[Sks-devel] Re: Key strangeness

David Shaw dshaw at jabberwocky.com
Wed Dec 15 04:36:19 CET 2004

On Tue, Dec 14, 2004 at 09:34:20PM -0500, Yaron Minsky wrote:
> On Tue, 14 Dec 2004 20:04:32 -0500, David Shaw <dshaw at jabberwocky.com> wrote:
> > On Tue, Dec 14, 2004 at 07:17:48PM -0500, Jason Harris wrote:
> > 
> > > Not "the entire Public Key packet starting with the version field,
> > > with whatever fixes you have to make so the key is fully
> > > RFC-compliant."
> > 
> > At this point I think you're just trolling so I'm going to stop
> > replying.  Needless to say, you've misunderstood what the RFC
> > requires, and what noncompliant actually means in this case.
> At the risk of trolling myself, Jason's reading appears to me at first
> blush to be right.  It says, hash the entire public key packet,
> starting with the version field.  It seems like a mistake to calculate
> the fingerprint of a "corrected" version of the key.

The RFC does say that, but it is not the whole story.  It also says:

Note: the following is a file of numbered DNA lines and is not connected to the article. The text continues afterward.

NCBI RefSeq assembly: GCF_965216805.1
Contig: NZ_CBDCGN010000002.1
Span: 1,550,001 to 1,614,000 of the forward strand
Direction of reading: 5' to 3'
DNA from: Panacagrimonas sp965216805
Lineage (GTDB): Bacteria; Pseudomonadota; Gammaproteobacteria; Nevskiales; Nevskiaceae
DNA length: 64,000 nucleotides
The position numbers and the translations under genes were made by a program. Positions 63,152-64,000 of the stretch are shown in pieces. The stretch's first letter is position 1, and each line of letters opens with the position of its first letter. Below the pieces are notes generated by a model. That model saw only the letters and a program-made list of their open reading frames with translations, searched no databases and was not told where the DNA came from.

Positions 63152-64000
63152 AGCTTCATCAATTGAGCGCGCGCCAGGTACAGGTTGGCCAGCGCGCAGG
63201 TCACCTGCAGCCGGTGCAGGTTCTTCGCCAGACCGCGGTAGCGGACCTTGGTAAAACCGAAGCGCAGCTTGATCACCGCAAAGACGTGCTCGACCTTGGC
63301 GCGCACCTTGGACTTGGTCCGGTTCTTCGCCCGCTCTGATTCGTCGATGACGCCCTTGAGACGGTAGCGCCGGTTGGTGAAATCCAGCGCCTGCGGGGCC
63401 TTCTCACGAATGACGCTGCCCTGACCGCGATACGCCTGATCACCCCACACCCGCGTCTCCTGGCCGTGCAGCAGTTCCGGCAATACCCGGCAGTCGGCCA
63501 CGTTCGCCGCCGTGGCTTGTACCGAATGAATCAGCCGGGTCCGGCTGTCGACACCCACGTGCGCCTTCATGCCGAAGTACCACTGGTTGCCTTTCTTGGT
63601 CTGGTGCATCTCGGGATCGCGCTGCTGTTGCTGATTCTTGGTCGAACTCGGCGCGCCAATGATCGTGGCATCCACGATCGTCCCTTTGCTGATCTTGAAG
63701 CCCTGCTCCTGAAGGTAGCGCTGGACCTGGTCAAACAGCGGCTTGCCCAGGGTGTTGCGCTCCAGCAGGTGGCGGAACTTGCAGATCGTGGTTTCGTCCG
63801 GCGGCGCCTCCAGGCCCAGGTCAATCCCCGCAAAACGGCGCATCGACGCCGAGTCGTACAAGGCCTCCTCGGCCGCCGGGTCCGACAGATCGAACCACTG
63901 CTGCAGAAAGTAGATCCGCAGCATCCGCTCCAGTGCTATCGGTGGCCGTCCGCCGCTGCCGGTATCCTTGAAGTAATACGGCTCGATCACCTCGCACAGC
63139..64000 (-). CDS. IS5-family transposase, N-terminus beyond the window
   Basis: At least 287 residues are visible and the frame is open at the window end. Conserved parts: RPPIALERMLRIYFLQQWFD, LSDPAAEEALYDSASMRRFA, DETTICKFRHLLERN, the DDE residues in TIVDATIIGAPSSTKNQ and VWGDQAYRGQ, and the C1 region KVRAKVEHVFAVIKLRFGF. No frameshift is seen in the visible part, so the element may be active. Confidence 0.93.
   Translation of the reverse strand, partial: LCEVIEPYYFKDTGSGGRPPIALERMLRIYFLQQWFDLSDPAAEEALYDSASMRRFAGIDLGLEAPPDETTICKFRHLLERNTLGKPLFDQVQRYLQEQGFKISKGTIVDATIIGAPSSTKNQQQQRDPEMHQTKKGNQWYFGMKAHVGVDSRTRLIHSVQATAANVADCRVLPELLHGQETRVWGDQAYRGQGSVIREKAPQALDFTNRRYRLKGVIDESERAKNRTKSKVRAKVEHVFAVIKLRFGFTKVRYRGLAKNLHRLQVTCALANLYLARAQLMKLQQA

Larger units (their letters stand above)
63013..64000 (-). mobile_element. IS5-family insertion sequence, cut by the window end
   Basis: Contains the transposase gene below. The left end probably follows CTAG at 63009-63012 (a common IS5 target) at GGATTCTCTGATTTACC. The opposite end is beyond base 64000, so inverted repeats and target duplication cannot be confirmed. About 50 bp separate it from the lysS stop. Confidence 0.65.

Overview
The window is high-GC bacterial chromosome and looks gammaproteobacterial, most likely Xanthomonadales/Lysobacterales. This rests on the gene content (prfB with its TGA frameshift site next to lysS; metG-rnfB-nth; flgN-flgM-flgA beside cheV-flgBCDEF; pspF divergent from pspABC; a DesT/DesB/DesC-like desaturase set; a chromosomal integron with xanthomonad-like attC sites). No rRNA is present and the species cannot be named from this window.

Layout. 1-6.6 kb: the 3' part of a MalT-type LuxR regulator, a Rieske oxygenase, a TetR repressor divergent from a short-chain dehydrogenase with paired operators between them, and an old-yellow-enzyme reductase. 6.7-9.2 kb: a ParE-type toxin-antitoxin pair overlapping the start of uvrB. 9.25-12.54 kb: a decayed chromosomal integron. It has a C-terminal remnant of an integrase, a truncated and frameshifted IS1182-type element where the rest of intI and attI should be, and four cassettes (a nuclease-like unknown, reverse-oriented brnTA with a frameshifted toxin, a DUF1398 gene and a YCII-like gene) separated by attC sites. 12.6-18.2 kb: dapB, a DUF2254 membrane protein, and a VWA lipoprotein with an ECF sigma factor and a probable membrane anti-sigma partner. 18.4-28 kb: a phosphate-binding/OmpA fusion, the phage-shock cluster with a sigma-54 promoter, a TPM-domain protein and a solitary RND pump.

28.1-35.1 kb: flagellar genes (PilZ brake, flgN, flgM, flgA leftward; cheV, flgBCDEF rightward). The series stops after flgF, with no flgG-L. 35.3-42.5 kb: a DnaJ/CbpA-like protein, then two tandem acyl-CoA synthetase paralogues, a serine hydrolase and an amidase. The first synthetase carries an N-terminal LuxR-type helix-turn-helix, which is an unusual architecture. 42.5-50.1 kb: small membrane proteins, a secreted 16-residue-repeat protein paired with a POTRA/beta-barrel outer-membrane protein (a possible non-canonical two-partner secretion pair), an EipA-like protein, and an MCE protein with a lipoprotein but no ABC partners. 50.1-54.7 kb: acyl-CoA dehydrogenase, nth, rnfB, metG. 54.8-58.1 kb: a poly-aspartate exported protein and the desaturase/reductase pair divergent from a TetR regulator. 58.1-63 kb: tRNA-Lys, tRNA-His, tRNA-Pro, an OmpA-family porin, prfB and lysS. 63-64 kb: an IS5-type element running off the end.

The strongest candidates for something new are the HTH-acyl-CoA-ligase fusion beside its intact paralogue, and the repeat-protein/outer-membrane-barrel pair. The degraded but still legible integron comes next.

The length field of an MPI describes the length starting from its
  most significant non-zero bit. Thus, the MPI [00 02 01] is not
  formed correctly. It should be [00 01 01].

MPIs with leading zeros are not RFC compliant.

> That said, I do appear to be alone in PGP implementations to handle it
> this way. That said, I'm not eager to fix it, since the keys in
> question are clearly broken, and, I'm hoping, quite rare.

Which is exactly my point.  The keys are made up of noncompliant MPIs.
The keys are thus corrupt/broken/not RFC compliant.  Whatever we call
it, the keys are outside the purview of the RFC.  There is no language
in the RFC that dictates how a program should handle a noncompliant
key.  This is a good thing, since questions like this can rapidly
spiral out of control - how much corruption is too much?

So given that noncompliant keys are outside the purview of the RFC, it
is correct to canonicalize the MPIs in an effort to "rescue" the key.
It is also correct to do nothing.  It is also correct to reject the
key altogether.

While I think it would be nice if SKS canonicalized as PGP and GnuPG
does, I would also be happy if it just rejected corrupt keys.  I do
think it would be a kindness to the community if SKS did not store
keys under the "wrong" key ID (and I use "wrong" carefully here since
it is not clear what is "right").

But this is just me expressing a preference.  The RFC does not mandate
any particular outcome here.


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